“Regardless of what President Obama does, I’m going to move forward with a very strong border security bill,” Johnson said. “I hope President Obama doesn’t take that executive action because I think for many people that will poison the well and certainly make it more difficult to solve the immigration problem.”

Johnson said he would move his border bill “as quickly as we can” once the new Congress convenes. He said he supports solving the immigration system one issue at a time — the position of most Republicans.

Thanks to Obama jumping the gun and supposedly addressing the humanitarian concerns of those already here, Republicans have the opening to argue that the serial approach is now the best way to solve the problem. That is what I meant by political jujitsu. In jujitsu, one does not confront an opponent’s strength head on, but uses it against him. Obama clearly wanted to make himself look like the compassionate actor in this debate, and Republicans the heartless, cruel nativists. Instead of trying to fight that battle, make Obama own it and bypass it for the real battle the GOP wants to win on border security. Make Democrats vote against a border security bill, and make Obama veto one while his own amnesty remains in place.

How many Senate Democrats would be willing to sustain that veto before the 2016 election? I’m betting not too many. But Republicans have a perfect opportunity to turn the debate in that direction now and force Obama and his shrinking number of allies on Capitol Hill to go on the record.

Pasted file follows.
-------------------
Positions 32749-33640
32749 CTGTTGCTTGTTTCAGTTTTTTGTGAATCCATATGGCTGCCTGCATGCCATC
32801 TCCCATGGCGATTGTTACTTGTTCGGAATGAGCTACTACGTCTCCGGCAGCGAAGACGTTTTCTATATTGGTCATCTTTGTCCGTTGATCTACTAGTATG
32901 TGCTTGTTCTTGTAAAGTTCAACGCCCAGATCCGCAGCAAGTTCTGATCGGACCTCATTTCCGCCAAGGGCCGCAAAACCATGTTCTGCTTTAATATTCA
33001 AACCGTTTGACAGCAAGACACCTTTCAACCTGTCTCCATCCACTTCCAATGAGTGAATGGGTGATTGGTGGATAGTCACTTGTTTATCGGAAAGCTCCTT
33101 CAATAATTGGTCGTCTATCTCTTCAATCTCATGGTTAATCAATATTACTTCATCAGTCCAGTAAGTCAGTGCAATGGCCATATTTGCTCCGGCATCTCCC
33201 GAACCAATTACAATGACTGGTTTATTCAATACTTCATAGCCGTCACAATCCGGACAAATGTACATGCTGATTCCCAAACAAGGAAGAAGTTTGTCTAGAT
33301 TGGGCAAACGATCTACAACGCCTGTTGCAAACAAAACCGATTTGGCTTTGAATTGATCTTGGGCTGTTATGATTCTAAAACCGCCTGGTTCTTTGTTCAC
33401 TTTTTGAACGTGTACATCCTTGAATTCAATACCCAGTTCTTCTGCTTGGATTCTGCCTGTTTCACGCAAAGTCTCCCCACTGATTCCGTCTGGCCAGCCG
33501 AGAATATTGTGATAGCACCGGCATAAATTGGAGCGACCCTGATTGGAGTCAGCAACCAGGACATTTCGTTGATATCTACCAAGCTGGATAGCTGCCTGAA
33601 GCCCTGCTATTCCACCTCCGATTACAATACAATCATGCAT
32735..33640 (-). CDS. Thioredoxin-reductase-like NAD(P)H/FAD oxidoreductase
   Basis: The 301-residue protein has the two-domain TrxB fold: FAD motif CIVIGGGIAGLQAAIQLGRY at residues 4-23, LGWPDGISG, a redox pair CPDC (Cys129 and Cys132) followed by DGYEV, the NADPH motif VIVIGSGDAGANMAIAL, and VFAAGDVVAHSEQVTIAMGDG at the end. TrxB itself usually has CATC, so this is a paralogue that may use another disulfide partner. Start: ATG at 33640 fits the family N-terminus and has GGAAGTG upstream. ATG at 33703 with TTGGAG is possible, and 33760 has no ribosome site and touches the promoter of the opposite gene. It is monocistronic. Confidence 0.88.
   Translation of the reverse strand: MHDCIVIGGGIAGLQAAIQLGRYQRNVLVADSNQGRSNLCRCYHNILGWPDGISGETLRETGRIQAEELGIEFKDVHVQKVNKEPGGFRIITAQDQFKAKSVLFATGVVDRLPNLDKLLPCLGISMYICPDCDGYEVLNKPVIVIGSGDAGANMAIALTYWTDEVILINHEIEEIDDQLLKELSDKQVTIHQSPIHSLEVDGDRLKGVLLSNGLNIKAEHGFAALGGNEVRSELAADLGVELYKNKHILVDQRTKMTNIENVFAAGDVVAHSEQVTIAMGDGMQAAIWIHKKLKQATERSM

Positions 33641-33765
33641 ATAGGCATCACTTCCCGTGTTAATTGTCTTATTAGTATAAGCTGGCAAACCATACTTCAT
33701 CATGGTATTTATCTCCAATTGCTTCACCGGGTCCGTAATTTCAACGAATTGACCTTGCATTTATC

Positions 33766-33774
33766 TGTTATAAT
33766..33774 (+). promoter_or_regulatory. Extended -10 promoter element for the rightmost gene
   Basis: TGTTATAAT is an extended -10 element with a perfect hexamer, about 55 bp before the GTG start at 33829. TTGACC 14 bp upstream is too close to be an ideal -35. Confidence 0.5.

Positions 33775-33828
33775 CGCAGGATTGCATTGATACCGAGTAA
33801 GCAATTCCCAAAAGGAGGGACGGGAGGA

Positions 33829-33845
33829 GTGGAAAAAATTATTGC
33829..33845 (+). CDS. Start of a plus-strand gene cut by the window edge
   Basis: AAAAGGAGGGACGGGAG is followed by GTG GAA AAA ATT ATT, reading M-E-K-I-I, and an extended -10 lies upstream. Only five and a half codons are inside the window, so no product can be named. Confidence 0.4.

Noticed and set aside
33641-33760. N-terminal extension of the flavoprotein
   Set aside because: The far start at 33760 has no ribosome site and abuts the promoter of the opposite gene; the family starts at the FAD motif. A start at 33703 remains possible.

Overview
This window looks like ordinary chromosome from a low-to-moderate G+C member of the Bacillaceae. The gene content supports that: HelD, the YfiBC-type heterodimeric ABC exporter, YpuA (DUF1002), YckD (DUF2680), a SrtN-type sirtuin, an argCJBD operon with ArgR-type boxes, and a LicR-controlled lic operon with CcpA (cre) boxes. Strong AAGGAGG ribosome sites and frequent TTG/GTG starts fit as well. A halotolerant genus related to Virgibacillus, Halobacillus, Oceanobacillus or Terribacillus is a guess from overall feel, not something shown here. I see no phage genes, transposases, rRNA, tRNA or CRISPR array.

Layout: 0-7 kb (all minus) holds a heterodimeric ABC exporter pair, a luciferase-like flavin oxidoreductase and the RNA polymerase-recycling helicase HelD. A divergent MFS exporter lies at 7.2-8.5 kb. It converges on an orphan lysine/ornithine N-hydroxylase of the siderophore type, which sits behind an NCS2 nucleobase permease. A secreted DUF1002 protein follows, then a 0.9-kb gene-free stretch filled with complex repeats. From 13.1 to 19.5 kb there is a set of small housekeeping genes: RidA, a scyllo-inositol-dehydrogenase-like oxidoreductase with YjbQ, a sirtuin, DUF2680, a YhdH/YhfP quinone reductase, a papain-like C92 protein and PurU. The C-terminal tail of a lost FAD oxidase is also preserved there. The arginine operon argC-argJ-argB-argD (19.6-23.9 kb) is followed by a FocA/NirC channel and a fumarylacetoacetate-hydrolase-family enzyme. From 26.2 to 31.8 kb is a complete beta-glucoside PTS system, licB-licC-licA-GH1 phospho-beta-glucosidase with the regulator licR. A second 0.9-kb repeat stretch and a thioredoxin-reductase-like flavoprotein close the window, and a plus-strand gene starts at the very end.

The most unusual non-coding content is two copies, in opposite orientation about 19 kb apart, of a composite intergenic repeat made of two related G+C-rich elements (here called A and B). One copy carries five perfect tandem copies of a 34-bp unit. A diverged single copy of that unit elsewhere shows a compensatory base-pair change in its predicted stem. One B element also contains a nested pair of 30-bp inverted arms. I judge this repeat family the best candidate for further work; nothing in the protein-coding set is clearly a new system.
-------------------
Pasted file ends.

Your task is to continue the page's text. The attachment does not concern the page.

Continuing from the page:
Ruben Navarette wonders what exactly Obama won last night, anyway. He’s pretty certain that undocumented immigrants didn’t win anything substantial, calling out the “inescapable contradiction” in Obama’s plan:

On the one hand, Obama tried to calm fears that he was handing out “amnesty” by playing down what was happening; this isn’t permanent legal status, he insisted, merely a temporary deferment of deportation for folks who meet the qualifications. 

“This deal does not apply to anyone who has come to this country recently,” Obama said. “It does not apply to anyone who might come to America illegally in the future. It does not grant citizenship or the right to stay here permanently, or offer the same benefits that citizens receive. Only Congress can do that. All we’re saying is we’re not going to deport you.”

Yet, on the other hand, and for most of the speech, Obama painted a rosy picture of a grand bargain in which undocumented immigrants who had contributed much to America could “get right with the law” and change their lives for the better.

“If you’ve been in America more than five years,” he said. “If you have children who are American citizens or illegal residents. If you register, pass a criminal background check and you’re willing to pay your fair share of taxes, you’ll be able to apply to stay in this country temporarily without fear of deportation.”

But how exactly does an undocumented immigrant get right with the law without changing his legal status? Either what the president is proposing has the power to change people’s lives, or it doesn’t. Which is it?

Like I wrote last night, I can’t imagine that too many of the people Obama targeted (as people who “pick our fruit and make our beds”) will feel comfortable taking advantage of Obama’s personal — and very temporary — beneficence.